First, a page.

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The Fourth Industrial Revolution which is characterized by rapid breakthroughs in digital technology, automation, and artificial intelligence, is revolutionizing both the classroom and workplace learning settings. This change in the classroom and workplace setting is characterized by changing skill requirements, accelerating knowledge obsolescence, need for personalized and adaptive learning experiences, a culture of continuous learning, and on-demand performance support. The educational landscape is changing with the intervention of technology into our lives and new and innovative ways of learning are emerging. The key stakeholders in the education system are teachers and their professional development has utmost significance in helping education pick pace with societal changes. The various strategies of microlearning are useful for teachers to enhance their skills and mitigate the impact fourth industrial revolution is having in terms of quicker knowledge obsolescence and new job creation. Microlearning can provide considerable benefits in the Indian classroom context since traditional educational systems struggle to keep up with these changes. According to a Deloitte University Press research report, microlearning can improve learning retention rates because it provides learners with bite-sized, focused content that is easier to digest and retain than lengthy classroom lectures or training sessions. The interactive and self-directed learning approaches, such as microlearning, can lead to higher learning outcomes compared to traditional classroom teaching (Sitzmann, 2011). The paper provides a look into effective microlearning strategies that can help in dealing with the problems of the traditional classrooms in the current digital society.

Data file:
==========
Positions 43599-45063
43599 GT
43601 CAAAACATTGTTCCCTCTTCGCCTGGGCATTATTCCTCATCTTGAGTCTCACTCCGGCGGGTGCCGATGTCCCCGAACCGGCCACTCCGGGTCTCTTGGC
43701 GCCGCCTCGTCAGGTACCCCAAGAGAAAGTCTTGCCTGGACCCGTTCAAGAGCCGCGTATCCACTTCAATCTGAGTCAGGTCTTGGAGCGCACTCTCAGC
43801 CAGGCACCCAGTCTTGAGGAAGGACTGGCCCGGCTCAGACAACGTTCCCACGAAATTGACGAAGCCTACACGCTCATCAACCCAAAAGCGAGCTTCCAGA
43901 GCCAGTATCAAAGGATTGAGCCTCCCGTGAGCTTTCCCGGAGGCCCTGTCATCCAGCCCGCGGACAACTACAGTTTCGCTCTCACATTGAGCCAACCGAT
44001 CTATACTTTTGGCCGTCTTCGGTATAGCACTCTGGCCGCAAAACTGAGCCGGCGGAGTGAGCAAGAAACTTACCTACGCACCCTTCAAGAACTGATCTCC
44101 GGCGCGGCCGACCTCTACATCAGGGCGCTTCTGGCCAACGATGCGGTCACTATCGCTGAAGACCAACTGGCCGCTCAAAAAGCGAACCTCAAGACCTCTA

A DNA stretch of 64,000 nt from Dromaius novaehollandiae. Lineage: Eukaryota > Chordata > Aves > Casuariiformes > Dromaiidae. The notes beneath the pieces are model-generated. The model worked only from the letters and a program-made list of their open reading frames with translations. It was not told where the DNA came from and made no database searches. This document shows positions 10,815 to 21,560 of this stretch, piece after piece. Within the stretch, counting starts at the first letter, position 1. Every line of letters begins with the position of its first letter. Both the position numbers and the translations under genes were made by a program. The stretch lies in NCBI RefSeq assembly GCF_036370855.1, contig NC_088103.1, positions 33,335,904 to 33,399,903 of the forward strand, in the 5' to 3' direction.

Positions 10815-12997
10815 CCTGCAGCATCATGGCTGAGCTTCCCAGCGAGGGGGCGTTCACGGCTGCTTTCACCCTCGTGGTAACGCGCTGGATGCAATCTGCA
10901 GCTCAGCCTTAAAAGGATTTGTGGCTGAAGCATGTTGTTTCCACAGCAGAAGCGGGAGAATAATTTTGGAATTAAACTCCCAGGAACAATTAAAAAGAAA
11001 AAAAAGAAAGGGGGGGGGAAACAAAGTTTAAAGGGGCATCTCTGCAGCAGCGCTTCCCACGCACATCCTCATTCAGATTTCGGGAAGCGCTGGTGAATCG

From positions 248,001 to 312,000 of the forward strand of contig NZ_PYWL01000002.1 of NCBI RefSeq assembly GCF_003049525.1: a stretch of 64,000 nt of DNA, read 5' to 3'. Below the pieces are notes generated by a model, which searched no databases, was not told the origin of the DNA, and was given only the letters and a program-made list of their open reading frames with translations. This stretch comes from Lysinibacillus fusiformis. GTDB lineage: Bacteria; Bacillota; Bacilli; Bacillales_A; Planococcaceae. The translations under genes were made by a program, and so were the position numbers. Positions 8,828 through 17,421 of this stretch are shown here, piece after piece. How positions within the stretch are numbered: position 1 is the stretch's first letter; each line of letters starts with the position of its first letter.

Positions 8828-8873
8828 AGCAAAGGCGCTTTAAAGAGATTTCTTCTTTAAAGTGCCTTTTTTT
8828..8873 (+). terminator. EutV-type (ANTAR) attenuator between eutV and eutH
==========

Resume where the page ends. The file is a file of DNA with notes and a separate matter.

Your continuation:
Microlearning Fourth Industrial Revolution Continuous Learning Professional Development

Article Details

How to Cite
Waldia, N., Sonawane, S., Mali, M., & Jadhav, V. (2023). Microlearning strategies for teacher professional development in the era of fourth industrial revolution in India. Journal of E-Learning and Knowledge Society, 19(3), 74-81.


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